(2) the amount or economic value of the counterclaim(s) or set-off defense(s) exceeds ¥20,000,000, but the parties agreed in writing to submit such counterclaim(s) or set-off defense(s) to expedited procedures.

The effect of these provisions in particular put considerable constrains on the time permitted to conduct the arbitration as well as an attempt to limit the complexity of the proceedings.

The expedited rules further provide that there shall be no amendments made to the claim, counterclaim or set-off defense.[5] In relation to the procedure, a sole arbitrator shall be appointed in the expedited procedure[6] and a hearing shall not last for more than one day in principal.[7] Furthermore, the rules above relating to third party joinder and consolidation do not apply to arbitrations under expedited procedures.[8] All of these rules briefly mentioned should indicate that many aspects related to the arbitral procedure are shaved off to make the process as efficient as possible. Which, especially in the context of claims that are lower in value, is entirely appropriate to do.

Concluding Remarks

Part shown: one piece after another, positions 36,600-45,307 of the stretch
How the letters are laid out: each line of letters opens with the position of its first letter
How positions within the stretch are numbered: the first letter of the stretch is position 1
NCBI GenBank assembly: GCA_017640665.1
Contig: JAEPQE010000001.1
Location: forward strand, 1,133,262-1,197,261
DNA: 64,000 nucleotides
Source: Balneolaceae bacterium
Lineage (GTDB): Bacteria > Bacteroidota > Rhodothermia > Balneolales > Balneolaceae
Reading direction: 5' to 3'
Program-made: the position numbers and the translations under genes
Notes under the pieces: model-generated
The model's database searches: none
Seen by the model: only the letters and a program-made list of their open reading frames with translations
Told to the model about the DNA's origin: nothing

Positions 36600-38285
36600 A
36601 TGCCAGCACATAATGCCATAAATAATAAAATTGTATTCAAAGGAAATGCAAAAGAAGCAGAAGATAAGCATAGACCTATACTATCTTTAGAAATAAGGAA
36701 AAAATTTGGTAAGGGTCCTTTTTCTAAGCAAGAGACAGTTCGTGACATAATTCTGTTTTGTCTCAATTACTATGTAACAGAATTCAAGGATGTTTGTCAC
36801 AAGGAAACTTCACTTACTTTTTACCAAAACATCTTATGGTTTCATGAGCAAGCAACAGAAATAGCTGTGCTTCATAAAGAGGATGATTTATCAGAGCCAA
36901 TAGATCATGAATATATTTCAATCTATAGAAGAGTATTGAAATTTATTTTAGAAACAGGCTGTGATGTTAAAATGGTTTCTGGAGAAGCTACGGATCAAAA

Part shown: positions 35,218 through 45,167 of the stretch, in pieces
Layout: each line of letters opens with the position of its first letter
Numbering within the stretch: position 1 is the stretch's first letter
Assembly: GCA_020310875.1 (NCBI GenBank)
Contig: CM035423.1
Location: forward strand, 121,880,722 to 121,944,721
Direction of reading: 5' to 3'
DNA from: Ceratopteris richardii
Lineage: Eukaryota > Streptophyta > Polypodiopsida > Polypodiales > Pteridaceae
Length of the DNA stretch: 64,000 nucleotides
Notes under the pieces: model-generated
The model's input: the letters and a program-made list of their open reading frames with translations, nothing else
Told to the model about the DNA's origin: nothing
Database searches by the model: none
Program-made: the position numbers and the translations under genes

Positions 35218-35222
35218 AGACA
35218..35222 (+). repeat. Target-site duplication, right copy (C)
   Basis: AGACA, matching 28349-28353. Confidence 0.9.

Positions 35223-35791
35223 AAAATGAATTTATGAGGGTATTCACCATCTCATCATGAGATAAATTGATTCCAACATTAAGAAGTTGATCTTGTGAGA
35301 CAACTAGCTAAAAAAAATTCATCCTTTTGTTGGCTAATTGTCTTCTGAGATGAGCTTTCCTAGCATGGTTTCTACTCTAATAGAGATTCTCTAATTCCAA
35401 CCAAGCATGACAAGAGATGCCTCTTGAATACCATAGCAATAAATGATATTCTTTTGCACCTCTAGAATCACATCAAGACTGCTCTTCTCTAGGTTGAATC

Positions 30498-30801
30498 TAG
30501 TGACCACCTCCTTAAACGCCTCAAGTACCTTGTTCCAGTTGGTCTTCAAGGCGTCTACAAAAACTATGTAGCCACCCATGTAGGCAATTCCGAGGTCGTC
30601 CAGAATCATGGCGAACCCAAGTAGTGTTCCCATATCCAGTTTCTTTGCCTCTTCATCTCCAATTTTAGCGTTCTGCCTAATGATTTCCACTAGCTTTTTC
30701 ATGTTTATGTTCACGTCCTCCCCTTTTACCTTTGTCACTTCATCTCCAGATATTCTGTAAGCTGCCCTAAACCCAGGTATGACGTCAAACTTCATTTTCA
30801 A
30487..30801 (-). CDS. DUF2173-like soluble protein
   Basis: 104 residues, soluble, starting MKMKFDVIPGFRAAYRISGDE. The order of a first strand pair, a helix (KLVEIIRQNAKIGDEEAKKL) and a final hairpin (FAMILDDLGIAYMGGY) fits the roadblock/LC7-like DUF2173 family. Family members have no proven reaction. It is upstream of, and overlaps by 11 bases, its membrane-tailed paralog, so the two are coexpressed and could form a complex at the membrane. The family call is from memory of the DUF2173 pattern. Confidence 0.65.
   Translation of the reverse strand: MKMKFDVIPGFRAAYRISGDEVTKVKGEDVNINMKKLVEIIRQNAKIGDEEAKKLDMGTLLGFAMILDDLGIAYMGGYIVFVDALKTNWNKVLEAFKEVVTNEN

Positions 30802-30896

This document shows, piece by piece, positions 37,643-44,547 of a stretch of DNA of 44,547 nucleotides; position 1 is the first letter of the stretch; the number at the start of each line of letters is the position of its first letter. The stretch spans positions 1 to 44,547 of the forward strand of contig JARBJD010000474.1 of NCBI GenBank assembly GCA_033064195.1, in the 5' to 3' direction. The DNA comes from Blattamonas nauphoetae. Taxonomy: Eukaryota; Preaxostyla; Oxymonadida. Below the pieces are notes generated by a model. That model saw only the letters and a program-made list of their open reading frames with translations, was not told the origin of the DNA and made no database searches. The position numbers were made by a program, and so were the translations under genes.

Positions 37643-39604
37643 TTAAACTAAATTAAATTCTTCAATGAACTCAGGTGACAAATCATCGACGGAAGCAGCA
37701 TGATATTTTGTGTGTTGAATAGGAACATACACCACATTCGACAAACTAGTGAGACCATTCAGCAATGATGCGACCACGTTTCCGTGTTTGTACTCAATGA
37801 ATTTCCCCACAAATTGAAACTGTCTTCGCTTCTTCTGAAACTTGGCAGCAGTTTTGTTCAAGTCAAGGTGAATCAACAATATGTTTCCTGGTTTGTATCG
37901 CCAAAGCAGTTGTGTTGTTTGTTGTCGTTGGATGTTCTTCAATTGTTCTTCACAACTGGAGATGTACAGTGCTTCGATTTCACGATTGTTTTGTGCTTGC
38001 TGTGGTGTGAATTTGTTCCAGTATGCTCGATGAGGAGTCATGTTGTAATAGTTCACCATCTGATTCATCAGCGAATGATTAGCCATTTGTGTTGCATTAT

The amendments bring the JCAA rules in line with various rules of other institutions as well as implement new innovative tools such as Multiple Claims (Rule 15) as well as the optional Terms of Reference (Rule 40). This modernization is a step in the right direction for the JCAA which in 2013 fiscal year received 26 new requests for arbitration, ensuring that its rules follow international best practices will aid in attracting parties to arbitrate at the JCAA.

The English version of the 2014 JCAA rules can be found on the JCAA website.

[1] ICC Arbitration Rules, 2012, Article 10.

[2] Japanese Arbitration Law 2003, Article 38(4) and (5).

[3] JCAA Rules (2014), Rule 81.1.

[4] JCAA Rules (2014), Rule 39.1.

[5] JCAA Rules (2014), Rule 78.

[6] JCAA Rules (2014), Rule 79(1).

[7] JCAA Rules (2014), Rule 80.

[8] JCAA Rules (2014), Rule 82.


Michael Dunmore is an associate of the Dispute Resolution Group at Baker & McKenzie Tokyo. He joined Baker & McKenzie in 2014. Michael previously worked at a number of leading arbitration centers across Asia and in the international arbitration practice group of an international law firm in London. He focuses his practice on international arbitrations and mediations. Michael Dunmore can be reached at and +81 3 6271 9497.